Over the last week I've run into a few different sweeping judgements of TAB teachers. We're pushy, I read, and aggressive. In the past I would have been upset about these sort of classifications and written an angry response straight away.
I didn't. Not even a comment, but I've been thinking about it since and come to some conclusions.
What it comes down to is this; TAB represents change and that makes us uncomfortable.
TAB, or Teaching for Artistic Behavior, is a philosophy centered around a three sentence curriculum:
These ideas represent a profound change in art education and have been deeply transformative for many TAB teachers. For me, TAB provided the change I needed at a time where I was considering leaving education. I was able to transform my classroom, in a Title 1 school where I had constantly struggled with managing behavior, to a place where all my students were creatively engaged.
The issue with TAB teachers is that many of us have seen the other side of art education and rejected it. We've had DBAE classrooms where we planned the work our students would create. Then we experienced the opposite - teaching students to plan and create their own work with their own ideas - and realized that the rest isn't needed and gets in the way of actual art-making. Many feel strongly enough about the experiences we've had to advocate for change in art education from a teacher-centered approach to a student-centered one.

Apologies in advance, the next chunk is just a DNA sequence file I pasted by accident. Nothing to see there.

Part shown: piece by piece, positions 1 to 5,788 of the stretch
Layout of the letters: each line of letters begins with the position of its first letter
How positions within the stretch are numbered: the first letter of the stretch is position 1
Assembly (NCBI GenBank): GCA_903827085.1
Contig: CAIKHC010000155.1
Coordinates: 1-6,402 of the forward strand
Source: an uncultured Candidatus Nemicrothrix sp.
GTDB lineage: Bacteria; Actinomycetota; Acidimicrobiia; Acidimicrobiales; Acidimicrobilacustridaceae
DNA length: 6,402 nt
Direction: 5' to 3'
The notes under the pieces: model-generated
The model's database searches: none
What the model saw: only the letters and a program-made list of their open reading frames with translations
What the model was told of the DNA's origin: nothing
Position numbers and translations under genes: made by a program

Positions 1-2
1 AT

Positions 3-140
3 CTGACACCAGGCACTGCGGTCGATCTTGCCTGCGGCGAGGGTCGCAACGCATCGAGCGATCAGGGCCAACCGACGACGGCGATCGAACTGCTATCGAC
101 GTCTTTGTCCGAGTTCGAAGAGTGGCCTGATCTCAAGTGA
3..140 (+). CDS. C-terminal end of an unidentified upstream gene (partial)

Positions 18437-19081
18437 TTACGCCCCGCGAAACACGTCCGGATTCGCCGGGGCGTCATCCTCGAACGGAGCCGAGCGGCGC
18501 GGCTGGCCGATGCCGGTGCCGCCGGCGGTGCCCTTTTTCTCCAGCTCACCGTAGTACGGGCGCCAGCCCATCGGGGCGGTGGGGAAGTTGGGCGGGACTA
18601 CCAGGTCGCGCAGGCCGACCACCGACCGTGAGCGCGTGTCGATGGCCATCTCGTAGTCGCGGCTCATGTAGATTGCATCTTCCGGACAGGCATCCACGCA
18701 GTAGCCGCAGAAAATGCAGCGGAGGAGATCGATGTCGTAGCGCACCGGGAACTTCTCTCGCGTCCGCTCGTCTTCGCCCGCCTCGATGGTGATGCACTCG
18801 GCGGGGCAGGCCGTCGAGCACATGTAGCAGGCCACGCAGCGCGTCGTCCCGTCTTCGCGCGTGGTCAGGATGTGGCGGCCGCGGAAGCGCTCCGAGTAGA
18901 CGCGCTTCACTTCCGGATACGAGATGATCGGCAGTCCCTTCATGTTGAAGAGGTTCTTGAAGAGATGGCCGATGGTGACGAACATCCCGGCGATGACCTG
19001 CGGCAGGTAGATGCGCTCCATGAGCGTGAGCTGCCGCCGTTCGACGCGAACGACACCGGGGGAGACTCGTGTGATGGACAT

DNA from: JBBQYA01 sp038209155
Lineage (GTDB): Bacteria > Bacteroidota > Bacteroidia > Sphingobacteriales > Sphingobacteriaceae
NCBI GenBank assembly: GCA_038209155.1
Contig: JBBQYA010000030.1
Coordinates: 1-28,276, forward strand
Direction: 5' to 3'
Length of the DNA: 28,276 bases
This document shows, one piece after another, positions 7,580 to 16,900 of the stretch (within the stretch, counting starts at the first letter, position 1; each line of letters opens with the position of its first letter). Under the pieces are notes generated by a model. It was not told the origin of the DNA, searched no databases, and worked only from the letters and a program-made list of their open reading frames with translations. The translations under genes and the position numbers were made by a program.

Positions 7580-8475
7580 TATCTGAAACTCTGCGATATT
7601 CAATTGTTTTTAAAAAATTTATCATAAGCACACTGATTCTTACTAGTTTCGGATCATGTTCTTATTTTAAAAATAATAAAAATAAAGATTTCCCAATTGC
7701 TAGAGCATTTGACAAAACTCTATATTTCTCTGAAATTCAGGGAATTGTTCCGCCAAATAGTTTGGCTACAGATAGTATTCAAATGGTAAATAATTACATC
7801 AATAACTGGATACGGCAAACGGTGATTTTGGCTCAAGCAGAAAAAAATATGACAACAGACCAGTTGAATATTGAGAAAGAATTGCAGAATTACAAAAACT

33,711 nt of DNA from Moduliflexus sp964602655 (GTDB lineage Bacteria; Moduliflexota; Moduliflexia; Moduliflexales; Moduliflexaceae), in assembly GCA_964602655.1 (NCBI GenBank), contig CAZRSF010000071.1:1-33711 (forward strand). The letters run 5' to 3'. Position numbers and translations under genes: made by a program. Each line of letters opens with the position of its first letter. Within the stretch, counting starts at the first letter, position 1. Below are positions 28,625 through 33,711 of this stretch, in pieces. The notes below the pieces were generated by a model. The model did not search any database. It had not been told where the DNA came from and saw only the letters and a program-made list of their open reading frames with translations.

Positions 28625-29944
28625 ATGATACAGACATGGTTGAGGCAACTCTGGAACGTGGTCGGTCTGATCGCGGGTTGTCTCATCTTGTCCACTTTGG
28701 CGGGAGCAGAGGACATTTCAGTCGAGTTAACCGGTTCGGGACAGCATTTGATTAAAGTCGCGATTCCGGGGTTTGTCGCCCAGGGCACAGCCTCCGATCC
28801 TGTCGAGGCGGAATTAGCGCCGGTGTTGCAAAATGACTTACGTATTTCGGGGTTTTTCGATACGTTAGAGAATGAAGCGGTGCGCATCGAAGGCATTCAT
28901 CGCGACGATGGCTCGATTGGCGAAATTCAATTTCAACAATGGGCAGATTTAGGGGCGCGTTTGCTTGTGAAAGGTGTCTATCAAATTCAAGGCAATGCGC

As women, which so many teachers are, we were raised to be nice, polite and get along. Strongly advocating for a teaching philosophy, even disagreeing with the pedagogy of others, challenges this expectation. We could call this behavior "aggressive" or "pushy" but also "passionate" or "dedicated".
Art education is better when we question how it's taught and debate best practices. We need passionate teachers who deeply believe in what they're doing and who work for change to continue to grow and evolve as a profession, both inside the TAB community and in art education as a whole. If that makes me pushy, I'll take the label.
I'm an high school art teacher who's really interested in student choice and creating opportunities for self expression. I'm also a writer for The Art of Education and co-author of The Open Art Room.